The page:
Laboratory Investigation of the Dynamics of Magnetic Flux Ropes: James Chen, Naval Research Laboratory, Washington DC. A 10 cm diameter oxide coated cathode and anode has been placed below a plasma column. Eventually their separation will be variable as well as their orientation to the background magnetic field. The small cathode and anode will be located inside of small, high current solenoids, which will be pulsed while the cathode is emitting, to create a magnetic arch and a flux rope. The field lines inside the arch is helical. Fast photography shows the development of rising arches, which pinch. Magnetic probes will be used to determine the proper conditions for the flux rope to rise as a Coronal Mass Ejection does. The event is pulsed at 1 Hz. and the The data will be compared with simulations done at NRL. Collaborators will be W. Gekelman and Pat Pribyl and S. Tripathi.
Experimental Study of Dynamic Alignment in Alfvenic Turbulence: Jean Perez, Stanislav Boldyrev, University of Wisconsin, Madison This study addresses the structure of turbulence by attempting to measure the angle between velocity and magnetic field fluctuations. The turbulence will be generated using high power Alfvén waves. The structure scale size and alignment angle will be measured for various probe separations. The experiment results will be compared to theories of turbulent cascade in the solar wind and interstellar medium. The UCLA support group will consist of T. Carter, S. Vincena and W. Gekelman.

Past projects: International collaborations

The BaPSF welcomes international collaborations. The travel and housing expenses of the international users must be funded by grants for these purposes, but the use of the facility is free of charge.

Investigators and institutions Research topic details
Laser Based Plasma Flows and Jets at the UCLA BaPSF: Julio Herrera Velazquez :ICN-UNAM, Mayo Villagran Muniz: (CCADET-UNAM) A laser target experiment is used to generate a high-density localized plasma with the LAPD plasma column. One magnet set on the LAPD was reversed so that the dense expanding plasma will propagate into, or originate inside of a cusp magnetic field. The experimental results will be compared with numerical simulations of astrophysical jets. Collaborators at UCLA are W. Gekelman, G. Morales, J. Maggs, and S. Vincena.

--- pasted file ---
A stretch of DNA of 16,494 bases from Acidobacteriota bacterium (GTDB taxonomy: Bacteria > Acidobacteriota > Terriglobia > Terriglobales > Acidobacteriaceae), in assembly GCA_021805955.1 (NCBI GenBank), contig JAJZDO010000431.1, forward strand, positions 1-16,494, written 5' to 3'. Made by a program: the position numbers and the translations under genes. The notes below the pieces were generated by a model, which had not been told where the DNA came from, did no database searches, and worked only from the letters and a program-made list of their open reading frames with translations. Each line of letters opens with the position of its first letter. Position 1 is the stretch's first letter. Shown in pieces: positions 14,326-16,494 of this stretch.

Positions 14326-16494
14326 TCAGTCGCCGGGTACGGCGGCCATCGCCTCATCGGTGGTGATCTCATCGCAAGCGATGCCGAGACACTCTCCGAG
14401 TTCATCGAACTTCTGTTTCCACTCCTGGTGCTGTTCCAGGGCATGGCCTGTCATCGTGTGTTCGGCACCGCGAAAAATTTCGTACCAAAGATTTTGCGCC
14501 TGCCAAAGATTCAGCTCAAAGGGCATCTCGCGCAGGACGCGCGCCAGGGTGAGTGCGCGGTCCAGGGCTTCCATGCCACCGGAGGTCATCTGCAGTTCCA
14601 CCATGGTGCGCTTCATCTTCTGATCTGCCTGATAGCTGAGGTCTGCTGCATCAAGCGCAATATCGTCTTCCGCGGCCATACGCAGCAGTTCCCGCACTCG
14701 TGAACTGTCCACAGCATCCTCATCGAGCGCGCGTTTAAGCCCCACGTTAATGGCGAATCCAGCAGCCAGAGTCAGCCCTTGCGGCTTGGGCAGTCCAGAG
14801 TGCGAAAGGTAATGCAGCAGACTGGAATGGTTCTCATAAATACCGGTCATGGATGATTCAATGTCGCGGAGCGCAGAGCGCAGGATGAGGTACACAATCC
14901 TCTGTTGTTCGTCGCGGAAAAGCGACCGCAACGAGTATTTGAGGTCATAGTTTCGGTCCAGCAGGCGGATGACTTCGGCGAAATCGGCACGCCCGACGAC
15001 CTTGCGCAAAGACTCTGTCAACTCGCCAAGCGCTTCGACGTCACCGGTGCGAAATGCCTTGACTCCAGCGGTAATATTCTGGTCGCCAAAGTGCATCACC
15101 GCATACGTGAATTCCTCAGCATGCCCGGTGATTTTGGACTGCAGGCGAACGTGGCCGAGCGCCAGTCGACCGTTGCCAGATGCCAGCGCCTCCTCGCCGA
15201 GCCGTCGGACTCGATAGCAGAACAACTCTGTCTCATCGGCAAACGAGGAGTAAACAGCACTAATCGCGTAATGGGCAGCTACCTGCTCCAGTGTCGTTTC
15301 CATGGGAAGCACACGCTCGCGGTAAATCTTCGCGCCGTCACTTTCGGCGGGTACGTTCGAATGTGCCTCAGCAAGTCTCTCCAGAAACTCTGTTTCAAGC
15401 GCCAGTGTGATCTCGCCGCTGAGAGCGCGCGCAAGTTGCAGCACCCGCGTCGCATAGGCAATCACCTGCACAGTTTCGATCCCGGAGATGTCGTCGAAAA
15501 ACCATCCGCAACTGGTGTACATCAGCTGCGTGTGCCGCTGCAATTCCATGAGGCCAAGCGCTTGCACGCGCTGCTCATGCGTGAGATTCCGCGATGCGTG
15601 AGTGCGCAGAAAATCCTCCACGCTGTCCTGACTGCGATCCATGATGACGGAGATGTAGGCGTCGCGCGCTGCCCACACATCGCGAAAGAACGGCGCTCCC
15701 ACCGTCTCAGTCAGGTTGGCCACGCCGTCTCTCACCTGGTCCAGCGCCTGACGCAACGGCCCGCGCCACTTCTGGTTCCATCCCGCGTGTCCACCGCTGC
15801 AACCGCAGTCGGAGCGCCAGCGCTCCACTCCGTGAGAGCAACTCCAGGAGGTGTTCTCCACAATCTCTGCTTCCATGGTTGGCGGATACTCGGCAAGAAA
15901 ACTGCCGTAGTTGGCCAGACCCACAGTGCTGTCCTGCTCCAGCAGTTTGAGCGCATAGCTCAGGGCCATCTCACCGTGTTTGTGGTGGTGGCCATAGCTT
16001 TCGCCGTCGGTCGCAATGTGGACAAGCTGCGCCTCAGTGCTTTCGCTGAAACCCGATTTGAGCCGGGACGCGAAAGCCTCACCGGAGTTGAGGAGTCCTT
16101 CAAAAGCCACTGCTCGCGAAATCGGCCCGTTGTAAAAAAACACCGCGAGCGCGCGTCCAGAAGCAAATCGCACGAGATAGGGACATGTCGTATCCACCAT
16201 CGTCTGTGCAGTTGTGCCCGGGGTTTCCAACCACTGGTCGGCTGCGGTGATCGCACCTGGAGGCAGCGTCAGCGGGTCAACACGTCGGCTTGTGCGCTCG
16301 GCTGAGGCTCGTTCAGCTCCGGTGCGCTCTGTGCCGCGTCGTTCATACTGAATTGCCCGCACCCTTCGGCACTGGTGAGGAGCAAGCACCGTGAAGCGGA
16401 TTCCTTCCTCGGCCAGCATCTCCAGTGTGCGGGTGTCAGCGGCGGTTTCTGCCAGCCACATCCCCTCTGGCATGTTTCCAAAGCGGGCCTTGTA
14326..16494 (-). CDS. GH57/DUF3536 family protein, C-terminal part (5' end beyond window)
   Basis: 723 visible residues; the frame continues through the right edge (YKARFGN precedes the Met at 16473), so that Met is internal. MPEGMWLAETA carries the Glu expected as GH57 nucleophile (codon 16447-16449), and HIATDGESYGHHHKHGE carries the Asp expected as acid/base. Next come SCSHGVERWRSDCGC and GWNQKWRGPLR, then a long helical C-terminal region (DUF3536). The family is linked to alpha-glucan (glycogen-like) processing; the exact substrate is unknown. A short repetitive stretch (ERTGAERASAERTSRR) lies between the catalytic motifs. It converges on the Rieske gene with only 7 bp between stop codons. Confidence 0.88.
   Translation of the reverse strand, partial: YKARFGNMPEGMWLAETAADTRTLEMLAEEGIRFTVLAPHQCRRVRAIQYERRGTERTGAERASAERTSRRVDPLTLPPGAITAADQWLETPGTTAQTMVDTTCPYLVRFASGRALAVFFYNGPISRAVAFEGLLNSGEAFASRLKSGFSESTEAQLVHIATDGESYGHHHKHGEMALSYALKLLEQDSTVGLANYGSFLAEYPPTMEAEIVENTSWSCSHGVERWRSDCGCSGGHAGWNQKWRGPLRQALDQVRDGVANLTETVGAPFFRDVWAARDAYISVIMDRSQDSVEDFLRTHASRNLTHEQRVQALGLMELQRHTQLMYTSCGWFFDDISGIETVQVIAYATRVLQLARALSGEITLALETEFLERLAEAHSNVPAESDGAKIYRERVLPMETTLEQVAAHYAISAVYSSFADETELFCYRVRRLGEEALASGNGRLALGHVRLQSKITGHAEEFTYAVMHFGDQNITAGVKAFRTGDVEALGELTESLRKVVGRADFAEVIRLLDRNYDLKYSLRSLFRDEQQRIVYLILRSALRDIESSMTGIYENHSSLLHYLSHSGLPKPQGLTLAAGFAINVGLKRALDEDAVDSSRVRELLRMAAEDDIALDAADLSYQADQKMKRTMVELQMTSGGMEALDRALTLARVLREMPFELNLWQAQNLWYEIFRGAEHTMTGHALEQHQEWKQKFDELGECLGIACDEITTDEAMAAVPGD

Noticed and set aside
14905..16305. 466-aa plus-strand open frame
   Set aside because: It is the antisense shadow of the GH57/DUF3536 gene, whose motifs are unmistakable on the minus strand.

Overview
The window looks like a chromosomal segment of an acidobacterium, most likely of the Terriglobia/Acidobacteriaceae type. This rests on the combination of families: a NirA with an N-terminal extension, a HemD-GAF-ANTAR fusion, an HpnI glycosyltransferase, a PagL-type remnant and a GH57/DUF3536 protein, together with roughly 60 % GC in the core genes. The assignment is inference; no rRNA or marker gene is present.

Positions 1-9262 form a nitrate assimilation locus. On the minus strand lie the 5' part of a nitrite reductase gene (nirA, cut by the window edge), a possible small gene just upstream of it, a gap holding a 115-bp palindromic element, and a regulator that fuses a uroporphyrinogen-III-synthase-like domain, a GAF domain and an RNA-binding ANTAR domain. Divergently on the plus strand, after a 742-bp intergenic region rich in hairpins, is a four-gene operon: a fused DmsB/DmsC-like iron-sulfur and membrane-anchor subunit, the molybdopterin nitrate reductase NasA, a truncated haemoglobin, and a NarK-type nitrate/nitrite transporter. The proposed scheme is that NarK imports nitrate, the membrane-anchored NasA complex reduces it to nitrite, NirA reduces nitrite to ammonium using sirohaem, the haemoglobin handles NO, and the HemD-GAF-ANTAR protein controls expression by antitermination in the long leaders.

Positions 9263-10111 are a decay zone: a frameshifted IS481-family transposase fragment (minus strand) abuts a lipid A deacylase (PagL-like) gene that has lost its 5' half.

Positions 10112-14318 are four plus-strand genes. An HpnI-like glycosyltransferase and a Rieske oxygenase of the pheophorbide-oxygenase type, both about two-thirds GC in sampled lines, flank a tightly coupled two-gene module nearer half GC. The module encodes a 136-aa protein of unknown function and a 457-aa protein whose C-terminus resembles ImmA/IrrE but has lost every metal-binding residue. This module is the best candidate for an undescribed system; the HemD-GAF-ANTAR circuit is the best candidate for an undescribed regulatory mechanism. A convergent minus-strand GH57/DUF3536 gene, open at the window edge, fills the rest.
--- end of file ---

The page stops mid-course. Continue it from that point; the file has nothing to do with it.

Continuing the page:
Past projects: UCLA local group

The "local group" is the team that constructed the LAPD device and runs it as a user facility. The group consists of: Walter Gekelman, James Maggs, George Morales, Steve Vincena, David Leneman, Shreekrishna Tripathi and Patrick Pribyl.

Title of topic Research topic
Axial Plasma jets and Alfvén waves: S. Vincena, W. Gekelman, Frank Tsung The present research program is divided into three main topics: 1) the creation of wakes and structure with supersonic flows, 2) the coupling of plasma jets to compressional Alfvén waves, and 3) the interaction of antenna-launched Alfvén waves with fast-flowing plasmas. In the LAPD fast flows are generated using a pulsed (1.5J,10ns) laser focused on a solid target placed in the 18-m plasma column. The experimental effort is being complemented by computer modeling of the properly scaled physical problems using the OSIRIS code -- a fully explicit, multi-dimensional, fully relativistic, parallelized PIC code. Preliminary data on the generation of Alfvén waves has recently been acquired. The wave spectra are sharply peaked at the ion cyclotron frequency of the carbon atoms of the laser-produced plasma and are observed as propagating shear Alfven waves in the background plasmat. The laser-produced carbon plasma cannot propagate to the measurement location in this time and must couple its ion cyclotron motions to waves in the background plasma. Simulations of the radiated magnetic field patterns are currently underway to compare with the data.
Fine Scale Structure on laser-produced plasma bubbles: W. Gekelman, Andrew Collette When a dense laser produced plasma (LPP) expands in a uniform, magnetized background plasma in the LAPD the expansion perpendicular to B causes a wide range of effects, including a localized reduction of the background field and periodic structures on the expanding plasma surface. The LPP is diagnosed via small-scale (1mm) magnetic and floating probes. An in-vacuum dual axis ceramic motor drive was built and used to move the probes. Correlation techniques in the magnetic field and floating potentiual on the edge of the bubble indicate that the flute-like structures on the bubble edge are still standing and move past the probes at the bubble velocity. The structures are observed to grow faster than what is predicted by linear theory. The diamagnetic current within the bubble is also observed to be fully three dimensional.